Fuel Saver

I just got a letter in the mail. Needless to say, before I describe it, this “letter” is junk mail. It’s from some insurance company, and because it had a little “personal access card” glued to the letter, I opened the folded sheet to see if there was any magnetic strip on the card. Now opened, I began to read the letter:

As a responsible driver, we think you may qualify for a reduction in your 2009 auto insurance rates. 

This is funny. Why you ask? I haven’t driven nor owned a car for nearly nine years. Looks like I get yet another benefit from being carless.

But this reminds me of another benefit that came up recently. A lot of grocery stores I’m familiar with give a credit to you if you bring your own bags. Well, my brief time in Louisville has shown me that the Krogers here were giving us a 5¢ credit for every cloth bag we brought. How nice! Largely insubstantial, but nice indeed. That was until last weekend when I noticed the cashier’s ringing in our “credits” were not indicating the 5¢ return. Curious about this discrepancy, I asked.

Evidently, this benefit will only apply to those who not only bring their own cloth bags, but also buy gasoline from Kroger. The credit doesn’t go towards your grocery bill, but towards any gas you intend on buying from Kroger. This begs the question as to Kroger’s original intention of offering the credit. Whatever greenwash they plugged with the original bag credit is ruined by the benefit only going to motorists now. Bring your own bags instead of using ours not to reduce consumption but to increase the incentive to drive. Where are the Kroger gas pumps anyway?

Bah! It’s really just mildly disappointing.

Observations from Behind the Wheel

I drove a car yesterday. I was originally excited about it because of the manual transmission, but that quickly faded in about five minutes. Five minutes of blissful manual shifting, anything else while behind the wheel to me is just about the same as being a passenger. I haven’t felt that since I got rid of my Honda Prelude six years ago. Yeah, five minutes was all I needed until it occurred me that being a motorist is a pain in the ass. It was a good reminder though, I don’t like driving, it’s an inefficient, impersonal, and an absolutely aggravating activity.

The whole process seems inherently rushed, inherently aggressive, inherently selfish. Rushed because, no matter how relaxed I tried to be, something would occur that made me have to worry about the time. I swore I left with sufficient time: Yet another red light! Gotta get gas! “Would you mind driving me over the hill?” One interesting thing about driving is the sheer number of interactions you will have with other people along the road, but these interactions are shielded by four tons of steel barricade, how personal can it get? There is very little that is positive, or friendly about these interactions; these are not interactions that enlighten us or bring us closer to humanity or community—quite the opposite seemingly. They are only personal with their aggression, competitiveness, and selfishness; in that we take these interactions as personal affronts to our well-being and punctuality. And the people that think they can make it through the intersection at a yellow light and instead block it, how selfish is that?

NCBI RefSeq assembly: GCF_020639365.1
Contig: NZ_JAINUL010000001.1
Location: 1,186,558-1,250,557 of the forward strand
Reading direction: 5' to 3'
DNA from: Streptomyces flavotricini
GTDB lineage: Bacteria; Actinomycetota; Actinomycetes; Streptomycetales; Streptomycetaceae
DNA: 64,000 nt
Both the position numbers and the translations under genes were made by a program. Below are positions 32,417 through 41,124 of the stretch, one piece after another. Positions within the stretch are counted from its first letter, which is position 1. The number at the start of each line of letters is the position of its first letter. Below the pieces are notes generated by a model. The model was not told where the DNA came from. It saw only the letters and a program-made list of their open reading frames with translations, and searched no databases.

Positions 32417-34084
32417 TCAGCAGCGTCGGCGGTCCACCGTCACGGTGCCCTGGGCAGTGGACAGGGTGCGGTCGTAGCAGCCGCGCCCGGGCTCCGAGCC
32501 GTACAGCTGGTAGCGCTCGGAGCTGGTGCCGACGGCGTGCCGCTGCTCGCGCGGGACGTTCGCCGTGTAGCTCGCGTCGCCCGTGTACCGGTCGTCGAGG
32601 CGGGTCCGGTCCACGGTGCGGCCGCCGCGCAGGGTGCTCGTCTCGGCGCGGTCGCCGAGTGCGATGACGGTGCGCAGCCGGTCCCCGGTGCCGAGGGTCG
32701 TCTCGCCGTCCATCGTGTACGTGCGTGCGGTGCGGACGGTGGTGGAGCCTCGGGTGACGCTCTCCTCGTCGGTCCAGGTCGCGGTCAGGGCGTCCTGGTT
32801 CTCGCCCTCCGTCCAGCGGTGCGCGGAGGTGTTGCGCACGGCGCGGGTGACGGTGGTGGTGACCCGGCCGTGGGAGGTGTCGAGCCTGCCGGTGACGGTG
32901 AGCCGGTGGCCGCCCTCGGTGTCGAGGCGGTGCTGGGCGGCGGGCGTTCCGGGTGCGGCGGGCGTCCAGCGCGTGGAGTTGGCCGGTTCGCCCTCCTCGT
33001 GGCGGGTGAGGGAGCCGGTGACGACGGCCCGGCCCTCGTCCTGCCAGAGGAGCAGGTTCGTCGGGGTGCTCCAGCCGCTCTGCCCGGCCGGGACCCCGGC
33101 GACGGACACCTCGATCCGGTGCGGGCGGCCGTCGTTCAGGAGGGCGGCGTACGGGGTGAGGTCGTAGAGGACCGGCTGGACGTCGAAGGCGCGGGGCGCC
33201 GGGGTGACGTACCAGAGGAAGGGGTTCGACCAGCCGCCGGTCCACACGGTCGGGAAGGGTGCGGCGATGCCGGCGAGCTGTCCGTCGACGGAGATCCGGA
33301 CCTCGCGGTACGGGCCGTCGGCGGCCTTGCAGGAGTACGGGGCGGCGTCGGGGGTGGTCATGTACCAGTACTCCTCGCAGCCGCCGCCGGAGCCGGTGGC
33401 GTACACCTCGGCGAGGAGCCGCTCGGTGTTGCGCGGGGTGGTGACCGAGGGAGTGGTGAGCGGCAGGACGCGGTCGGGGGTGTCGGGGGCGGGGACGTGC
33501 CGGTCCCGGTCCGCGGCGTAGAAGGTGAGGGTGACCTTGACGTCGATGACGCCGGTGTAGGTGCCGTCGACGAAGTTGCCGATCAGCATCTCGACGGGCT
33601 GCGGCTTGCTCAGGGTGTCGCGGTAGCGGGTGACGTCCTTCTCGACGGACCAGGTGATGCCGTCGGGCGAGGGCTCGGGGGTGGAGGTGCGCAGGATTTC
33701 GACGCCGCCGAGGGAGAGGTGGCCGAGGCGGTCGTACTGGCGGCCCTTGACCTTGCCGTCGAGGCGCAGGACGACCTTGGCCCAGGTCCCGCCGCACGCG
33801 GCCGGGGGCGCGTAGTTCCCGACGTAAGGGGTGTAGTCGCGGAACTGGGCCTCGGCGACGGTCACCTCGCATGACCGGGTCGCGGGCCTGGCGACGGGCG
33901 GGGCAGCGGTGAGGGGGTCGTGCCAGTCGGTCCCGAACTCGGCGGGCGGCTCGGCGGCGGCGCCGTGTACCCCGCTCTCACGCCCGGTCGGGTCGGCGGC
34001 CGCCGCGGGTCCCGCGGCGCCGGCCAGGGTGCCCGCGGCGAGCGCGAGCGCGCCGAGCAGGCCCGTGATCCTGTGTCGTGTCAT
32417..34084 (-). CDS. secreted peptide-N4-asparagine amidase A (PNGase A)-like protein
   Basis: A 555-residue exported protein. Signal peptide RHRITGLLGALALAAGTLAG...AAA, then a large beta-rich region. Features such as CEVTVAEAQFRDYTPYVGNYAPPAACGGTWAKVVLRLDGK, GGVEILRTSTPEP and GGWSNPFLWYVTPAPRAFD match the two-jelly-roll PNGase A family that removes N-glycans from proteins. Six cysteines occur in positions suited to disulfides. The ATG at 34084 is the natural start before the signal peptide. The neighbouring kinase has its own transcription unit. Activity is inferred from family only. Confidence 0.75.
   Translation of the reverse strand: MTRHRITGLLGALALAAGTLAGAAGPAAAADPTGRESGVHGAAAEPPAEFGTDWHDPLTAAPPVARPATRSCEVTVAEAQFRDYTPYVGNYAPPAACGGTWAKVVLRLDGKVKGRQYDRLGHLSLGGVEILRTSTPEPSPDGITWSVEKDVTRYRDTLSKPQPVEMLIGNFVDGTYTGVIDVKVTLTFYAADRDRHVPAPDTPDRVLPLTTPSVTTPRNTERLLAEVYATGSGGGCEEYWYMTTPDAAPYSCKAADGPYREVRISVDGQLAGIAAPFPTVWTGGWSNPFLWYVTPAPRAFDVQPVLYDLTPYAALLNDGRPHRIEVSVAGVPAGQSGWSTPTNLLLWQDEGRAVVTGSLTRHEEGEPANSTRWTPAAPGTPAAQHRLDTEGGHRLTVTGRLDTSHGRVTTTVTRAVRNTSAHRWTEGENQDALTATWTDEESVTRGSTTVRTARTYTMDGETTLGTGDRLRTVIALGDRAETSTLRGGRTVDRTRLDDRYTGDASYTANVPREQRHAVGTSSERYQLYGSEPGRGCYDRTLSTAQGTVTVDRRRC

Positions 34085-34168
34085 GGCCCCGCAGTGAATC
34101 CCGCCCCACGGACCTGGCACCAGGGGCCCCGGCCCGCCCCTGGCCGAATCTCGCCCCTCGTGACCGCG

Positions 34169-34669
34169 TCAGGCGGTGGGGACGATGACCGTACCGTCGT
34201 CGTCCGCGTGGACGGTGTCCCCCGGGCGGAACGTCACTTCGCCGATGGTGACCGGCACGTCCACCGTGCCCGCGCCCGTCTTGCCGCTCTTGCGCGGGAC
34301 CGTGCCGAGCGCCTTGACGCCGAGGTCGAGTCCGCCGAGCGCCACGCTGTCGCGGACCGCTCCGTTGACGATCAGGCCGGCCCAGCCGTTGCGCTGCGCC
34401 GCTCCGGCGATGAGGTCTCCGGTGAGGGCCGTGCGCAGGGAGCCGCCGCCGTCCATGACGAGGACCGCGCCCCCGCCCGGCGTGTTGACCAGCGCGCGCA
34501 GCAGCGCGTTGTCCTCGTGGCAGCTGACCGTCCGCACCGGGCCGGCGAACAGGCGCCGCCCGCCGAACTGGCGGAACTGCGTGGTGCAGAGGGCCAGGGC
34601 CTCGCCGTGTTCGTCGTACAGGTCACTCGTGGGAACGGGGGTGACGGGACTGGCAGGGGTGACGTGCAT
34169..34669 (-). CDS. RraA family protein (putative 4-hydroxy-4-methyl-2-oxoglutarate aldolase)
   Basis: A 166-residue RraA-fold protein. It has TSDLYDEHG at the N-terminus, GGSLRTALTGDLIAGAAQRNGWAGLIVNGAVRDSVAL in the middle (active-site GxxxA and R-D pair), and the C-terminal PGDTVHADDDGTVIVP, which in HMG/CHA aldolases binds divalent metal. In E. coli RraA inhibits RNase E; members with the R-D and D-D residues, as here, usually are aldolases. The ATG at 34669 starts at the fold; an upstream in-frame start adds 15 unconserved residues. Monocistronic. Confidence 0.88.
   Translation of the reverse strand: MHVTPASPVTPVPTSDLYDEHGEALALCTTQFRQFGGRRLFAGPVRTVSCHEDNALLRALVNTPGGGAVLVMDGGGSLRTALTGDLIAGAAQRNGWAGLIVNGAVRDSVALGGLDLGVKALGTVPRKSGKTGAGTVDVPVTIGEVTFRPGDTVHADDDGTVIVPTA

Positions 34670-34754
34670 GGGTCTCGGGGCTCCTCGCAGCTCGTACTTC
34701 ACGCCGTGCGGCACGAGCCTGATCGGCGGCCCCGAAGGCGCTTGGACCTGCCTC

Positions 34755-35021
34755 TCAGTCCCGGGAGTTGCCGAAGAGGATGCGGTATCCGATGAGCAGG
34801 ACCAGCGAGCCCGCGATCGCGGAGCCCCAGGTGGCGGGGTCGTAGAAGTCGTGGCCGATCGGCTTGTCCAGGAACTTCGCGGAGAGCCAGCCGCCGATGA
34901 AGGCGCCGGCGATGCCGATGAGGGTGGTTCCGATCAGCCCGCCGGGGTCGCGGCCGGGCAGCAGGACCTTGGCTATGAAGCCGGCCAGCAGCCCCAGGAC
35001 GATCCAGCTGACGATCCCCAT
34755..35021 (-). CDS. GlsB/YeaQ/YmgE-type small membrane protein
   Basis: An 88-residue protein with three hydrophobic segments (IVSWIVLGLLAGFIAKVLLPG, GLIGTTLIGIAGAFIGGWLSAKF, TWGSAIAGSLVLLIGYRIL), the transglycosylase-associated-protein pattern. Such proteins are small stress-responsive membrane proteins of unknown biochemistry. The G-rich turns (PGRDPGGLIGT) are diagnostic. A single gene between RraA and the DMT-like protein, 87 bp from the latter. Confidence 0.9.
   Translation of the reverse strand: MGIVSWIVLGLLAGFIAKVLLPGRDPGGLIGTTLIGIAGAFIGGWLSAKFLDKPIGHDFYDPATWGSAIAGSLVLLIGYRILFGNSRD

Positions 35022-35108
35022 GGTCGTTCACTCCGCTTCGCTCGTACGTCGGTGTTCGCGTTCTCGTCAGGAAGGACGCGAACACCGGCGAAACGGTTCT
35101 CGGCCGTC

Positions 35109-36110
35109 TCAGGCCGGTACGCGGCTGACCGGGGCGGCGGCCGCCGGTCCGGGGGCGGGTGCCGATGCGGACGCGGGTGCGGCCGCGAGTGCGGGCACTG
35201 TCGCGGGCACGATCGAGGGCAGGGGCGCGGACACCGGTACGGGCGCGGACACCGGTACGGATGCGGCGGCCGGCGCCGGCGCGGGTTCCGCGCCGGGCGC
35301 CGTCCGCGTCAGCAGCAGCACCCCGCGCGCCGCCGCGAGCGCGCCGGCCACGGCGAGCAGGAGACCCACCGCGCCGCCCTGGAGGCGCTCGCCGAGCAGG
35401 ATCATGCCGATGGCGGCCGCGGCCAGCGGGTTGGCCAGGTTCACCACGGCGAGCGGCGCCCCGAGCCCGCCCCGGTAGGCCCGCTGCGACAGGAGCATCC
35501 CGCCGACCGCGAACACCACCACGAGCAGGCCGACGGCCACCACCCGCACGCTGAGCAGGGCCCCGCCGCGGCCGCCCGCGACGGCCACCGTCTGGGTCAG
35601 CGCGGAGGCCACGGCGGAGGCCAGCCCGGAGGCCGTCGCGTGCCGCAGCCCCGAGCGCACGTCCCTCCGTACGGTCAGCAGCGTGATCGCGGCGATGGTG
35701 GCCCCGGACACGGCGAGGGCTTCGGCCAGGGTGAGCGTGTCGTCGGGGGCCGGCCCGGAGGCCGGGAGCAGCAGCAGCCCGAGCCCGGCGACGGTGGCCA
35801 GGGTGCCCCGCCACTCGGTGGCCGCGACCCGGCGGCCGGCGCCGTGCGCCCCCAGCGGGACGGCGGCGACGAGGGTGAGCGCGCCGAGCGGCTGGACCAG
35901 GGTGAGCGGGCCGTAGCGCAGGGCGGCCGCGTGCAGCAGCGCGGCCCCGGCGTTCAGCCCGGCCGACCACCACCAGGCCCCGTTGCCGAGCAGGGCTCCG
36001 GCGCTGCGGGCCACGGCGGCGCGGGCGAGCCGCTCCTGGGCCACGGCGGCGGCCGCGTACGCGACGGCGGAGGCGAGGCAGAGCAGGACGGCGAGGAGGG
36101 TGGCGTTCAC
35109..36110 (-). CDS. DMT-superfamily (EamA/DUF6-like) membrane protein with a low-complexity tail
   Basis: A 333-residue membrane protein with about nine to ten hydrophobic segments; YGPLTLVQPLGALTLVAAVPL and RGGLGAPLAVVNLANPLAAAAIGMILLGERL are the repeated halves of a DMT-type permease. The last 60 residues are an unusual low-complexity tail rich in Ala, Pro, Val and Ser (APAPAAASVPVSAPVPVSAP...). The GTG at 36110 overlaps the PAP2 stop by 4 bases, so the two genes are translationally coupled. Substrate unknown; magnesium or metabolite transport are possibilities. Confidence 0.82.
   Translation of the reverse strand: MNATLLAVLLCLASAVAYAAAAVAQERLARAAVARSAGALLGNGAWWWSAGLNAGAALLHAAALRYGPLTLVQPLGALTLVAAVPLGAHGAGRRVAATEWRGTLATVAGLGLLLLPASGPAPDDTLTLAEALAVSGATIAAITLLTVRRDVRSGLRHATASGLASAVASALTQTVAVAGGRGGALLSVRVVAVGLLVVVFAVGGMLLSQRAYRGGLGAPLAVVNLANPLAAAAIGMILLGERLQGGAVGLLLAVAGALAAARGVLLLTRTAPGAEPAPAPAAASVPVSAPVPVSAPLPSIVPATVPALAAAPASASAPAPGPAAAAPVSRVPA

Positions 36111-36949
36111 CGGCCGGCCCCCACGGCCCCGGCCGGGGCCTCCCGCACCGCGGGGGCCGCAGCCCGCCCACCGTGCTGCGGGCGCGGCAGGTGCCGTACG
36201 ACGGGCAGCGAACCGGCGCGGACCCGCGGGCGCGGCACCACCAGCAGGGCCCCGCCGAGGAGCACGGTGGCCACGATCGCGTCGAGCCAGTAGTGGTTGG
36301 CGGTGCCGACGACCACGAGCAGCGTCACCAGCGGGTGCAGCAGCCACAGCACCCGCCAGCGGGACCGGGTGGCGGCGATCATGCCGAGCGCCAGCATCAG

Is it really this bad being behind the wheel? Is this a common emotion felt from behind the wheel? The perspective itself, from behind the wheel and windshield, is like that of a computer monitor or television, detached from the reality of the road. Just a façade of isolation from any injurious action.

I normally only drive maybe two or three times a year now, and with that it’s usually a Flexcar. That’s all well and good, but it makes me wonder, is there a distinct difference in attitude from driving your own POS vehicle with that of driving a nicely maintained new car? I don’t know for sure, at least in a nicer car I guess I’m more comfortable, it’s all a façade of comfort though, we’d still rather be at our point of destination, or better yet, safe at home. Driving is something people have to do, not something they desire to do (no matter how cool they make it look in those television ads—albeit, we all know we’re not allowed to drive the way they do in those ads). Were I to own my own “nicer” car, it’d cost me a fortune and it would eventually turn into a POS that would still be costing me a fortune. Good investment!

Even as I sit here in my apartment, far from the road, I can here wheels spinning on icy pavement. I wonder if I can feel that individual’s frustration and anxiousness to get to where they’re trying to go. The feeling that they’re going to “lose the race”. Yesterday, from every intersection along the brief stretch of SR-99, strip mall extending beyond the horizon on either side of me, it felt like a race to the next red light. People revving beside me, jockeying for position, all the while I’m casually attempting to manage the abundant standing water on the road, avoiding the threat of hydroplaning. Still the strip malls were attracting my eyes, it’s another world to me, one I’ve not seen in a long time (and I’m thankful for that) there’s so much to see, and yet it’s all the same, all repetitive, red light to red light. Such distraction, I don’t know what I would’ve done had there been a stereo in the car, or if I had to read directions, or send a text message, damn I was hungry too, thankful I didn’t have something to eat at the same time. Distraction upon distraction. What an existence it must be to have to do that every day. I am not a praying man, but I pray for this: that I never have to rely on a car in this capacity ever again.

Driving a car every now and then helps sustain this notion in my life, it was thoroughly compounded with my experience yesterday. Next time I gotta go to Edmonds or the like, I’ll ride my bike.